I used to have a shop round the corner in Blackhorse Road, and I lived above the shop. One of the Warner managers, Mr Dear, used to be my customer, he used to come in the shop and buy newspapers and pay the bill for one of their tenants, and I told him I was looking for a property near my shop, and so this was the one that came up closest, so I bought it. The lady who lived here passed away and this came on the market. When I saw it I just loved it.

Mahmood, Maud Terrace

I split up with my partner that I had for a long time, and I bought somewhere on my own, and I had that for years, and Nationwide Anglia being more than happy to take the money off you, but as soon as I didn’t pay it for a couple of months, I was straight in Bow Court. And I got three months to flog it, and I did. It’s reality, isn’t it, these days, money is all isn’t it, these days.
I was very lucky though, when I saw this place, because the kitchen is very large, and I want to get a table and chairs and things, for out there. It’s like everything, there wasn’t any point in saddling myself with too much stuff, as such, because I didn’t know if I was eventually going to have somewhere to put it.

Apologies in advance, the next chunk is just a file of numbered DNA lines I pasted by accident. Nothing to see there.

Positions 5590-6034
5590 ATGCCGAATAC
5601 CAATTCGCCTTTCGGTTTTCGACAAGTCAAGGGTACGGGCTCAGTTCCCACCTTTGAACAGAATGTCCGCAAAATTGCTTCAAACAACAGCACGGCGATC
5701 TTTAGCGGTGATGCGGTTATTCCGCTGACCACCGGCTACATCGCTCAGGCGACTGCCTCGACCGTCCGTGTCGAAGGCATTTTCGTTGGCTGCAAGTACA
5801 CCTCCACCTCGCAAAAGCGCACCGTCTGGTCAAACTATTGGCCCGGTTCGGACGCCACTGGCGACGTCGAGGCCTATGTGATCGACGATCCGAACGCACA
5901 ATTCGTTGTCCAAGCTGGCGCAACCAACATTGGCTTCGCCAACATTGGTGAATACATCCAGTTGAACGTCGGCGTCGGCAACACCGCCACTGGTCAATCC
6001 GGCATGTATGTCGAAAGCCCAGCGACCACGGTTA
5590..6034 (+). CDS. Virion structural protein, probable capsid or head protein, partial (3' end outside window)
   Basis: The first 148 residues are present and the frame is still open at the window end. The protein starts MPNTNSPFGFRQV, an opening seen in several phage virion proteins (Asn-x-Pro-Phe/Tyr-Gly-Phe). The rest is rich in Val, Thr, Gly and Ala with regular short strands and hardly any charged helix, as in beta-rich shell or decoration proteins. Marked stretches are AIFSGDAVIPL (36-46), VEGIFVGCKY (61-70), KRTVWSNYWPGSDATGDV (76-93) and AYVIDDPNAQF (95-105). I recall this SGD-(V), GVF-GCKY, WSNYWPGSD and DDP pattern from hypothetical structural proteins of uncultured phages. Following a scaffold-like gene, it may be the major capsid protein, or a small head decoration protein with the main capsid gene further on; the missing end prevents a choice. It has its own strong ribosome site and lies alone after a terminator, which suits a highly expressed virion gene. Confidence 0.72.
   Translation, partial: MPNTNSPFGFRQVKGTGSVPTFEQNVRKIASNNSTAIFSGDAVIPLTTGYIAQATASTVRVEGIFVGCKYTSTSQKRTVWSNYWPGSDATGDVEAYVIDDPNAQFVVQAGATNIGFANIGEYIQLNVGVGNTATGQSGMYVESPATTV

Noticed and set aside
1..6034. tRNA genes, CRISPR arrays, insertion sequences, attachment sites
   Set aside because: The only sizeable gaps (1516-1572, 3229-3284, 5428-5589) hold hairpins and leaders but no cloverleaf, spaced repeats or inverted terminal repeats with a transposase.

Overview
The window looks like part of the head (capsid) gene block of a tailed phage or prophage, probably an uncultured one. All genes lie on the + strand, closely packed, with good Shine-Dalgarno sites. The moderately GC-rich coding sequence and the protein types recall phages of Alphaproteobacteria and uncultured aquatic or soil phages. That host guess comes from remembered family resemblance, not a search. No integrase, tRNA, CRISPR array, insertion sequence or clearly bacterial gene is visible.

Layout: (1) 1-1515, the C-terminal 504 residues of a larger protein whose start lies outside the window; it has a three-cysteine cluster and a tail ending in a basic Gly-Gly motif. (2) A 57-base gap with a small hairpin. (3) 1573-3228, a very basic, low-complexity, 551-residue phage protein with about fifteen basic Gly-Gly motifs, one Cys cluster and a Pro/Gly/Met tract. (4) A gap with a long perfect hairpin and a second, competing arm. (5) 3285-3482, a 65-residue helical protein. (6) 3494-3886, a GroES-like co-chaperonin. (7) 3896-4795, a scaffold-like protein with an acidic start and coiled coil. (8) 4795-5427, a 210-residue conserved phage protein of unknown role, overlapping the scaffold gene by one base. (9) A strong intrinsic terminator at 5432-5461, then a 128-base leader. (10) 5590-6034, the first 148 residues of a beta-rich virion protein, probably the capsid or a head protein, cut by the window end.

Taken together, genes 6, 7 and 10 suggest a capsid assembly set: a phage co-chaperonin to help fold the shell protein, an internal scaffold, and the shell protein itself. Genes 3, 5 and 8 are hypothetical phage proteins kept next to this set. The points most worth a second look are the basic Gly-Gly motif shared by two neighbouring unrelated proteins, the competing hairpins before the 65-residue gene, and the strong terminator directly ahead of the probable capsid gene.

You get a packet of three cheap tea towels, and a bucket, which is still in my bedroom actually, because they took all the kitchen out. It’s a lovely new kitchen, it was redeveloped and they had to put damp proof courses in and what have you, so they took all of the kitchen out, and then put it all back again, eventually. Because I was told a couple of months, but it was more like four months. So it was upheaval. But I do love the flat, I can’t tell you any more than that, I love the flat. It’s a one bedroomed flat, a very very odd, very big flat.

I love it but it’s just a case of I hate where it is.

Paul, Leucha Road